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  • Churchill’s coffin being loaded onto a train at Waterloo Station, London, before travelling to Blenheim Palace and Bladon after his State Funeral, London, 30th January 1965. The train was pulled by a Battle-of-Britain-Class locomotive named ‘Winston Churchill’. (Photo by Fox Photos/Hulton Archive/Getty Images)

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  • 28th January 1965: Two members of the Womens Voluntary Service serving free cups of tea to the crowds of people queuing to see Churchill lying in state at Westminster Hall in London. The sign reads: ‘You’ve got a long wait. Free Tea! Or give what you can’. (Photo by Philip Townsend/Express/Getty Images)

My stepfather, who was working in Westminster at the time, paid respects to Churchill at Westminster Hall during his lying in state period. Dad told me that he and his work colleagues were expected to visit Westminster Hall, it was their civic duty, despite the tedium of queuing for hours on end, “at least we were given free tea whilst we waited!”, he remarked.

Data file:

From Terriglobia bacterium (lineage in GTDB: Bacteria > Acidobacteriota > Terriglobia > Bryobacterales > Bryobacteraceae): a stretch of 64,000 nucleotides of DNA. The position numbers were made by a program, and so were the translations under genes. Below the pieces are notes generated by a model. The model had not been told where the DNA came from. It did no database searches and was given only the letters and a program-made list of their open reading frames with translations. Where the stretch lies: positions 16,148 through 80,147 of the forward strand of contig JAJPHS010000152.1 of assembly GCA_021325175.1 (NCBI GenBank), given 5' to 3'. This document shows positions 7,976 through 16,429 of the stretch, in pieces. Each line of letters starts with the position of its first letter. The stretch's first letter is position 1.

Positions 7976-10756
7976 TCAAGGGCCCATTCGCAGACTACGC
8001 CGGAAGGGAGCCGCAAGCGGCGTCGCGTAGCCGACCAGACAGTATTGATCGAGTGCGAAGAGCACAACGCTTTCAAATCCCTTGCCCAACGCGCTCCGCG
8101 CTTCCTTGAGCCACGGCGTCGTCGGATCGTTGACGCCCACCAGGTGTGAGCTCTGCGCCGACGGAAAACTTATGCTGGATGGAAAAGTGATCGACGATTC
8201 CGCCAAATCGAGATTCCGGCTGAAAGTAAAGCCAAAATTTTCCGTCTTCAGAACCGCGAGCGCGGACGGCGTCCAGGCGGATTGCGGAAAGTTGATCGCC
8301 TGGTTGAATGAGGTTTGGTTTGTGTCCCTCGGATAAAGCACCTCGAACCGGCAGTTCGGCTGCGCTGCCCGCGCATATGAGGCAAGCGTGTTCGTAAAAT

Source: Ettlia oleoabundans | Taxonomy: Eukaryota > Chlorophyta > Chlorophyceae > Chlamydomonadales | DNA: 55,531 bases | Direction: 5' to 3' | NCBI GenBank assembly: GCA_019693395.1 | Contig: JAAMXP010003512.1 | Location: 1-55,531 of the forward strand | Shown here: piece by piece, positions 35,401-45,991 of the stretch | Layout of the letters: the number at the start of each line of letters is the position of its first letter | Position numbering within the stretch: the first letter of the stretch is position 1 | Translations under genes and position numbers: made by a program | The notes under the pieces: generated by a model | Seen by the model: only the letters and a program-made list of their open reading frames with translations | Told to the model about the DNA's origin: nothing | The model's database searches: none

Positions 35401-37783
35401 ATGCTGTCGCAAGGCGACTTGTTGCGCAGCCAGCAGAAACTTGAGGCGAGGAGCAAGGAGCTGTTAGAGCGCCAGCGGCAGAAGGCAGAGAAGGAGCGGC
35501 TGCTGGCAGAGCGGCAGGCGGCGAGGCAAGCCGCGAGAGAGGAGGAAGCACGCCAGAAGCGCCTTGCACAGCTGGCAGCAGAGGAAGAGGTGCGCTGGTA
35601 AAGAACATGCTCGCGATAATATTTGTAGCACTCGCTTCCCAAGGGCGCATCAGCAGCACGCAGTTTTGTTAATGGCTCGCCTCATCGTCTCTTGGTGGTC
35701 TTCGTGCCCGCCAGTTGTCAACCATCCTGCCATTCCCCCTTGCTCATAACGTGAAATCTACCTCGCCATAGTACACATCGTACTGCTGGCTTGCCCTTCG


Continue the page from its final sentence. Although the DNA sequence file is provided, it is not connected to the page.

Many thousands of people also made the pilgrimage to London to pay their respects to a man who was so instrumental in freeing Europe from Nazi tyranny. In sixties Britain, a new generation of young people were now able to enjoy the benefits of living in a free and liberal society thanks to the sacrifices made by their parents and grandparents during World War Two.

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  • Photograph taken during the British Transport Films production ‘London’s Millions’, made in 1965. (Photo by SSPL/Getty Images)
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My mother, a baby boomer, came of age in 1965. She remembers her family, neighbours and friends all watching the funeral on a black and white Bush television that had been purchased for the occasion. A number of the shops in her home town closed their shutters and a few shopkeepers put black crepe ribbons around their windows. Some employers also gave their staff the morning off of work to watch the funeral.

My mother in 'swinging London' c.1965. ©Come Step Back In Time
My mother in ‘swinging London’ c.1965. ©Come Step Back In Time

My mother recalls several older members of her parents’ generation wearing a black armband as a mark of respect, a tradition that had pretty much fallen out of favour with the public since George VI’s death in 1952 when this practice was commonplace.

My mum and family in Cambridge c.1965. ©Come Step Back In Time
My mum and family in Cambridge c.1965. ©Come Step Back In Time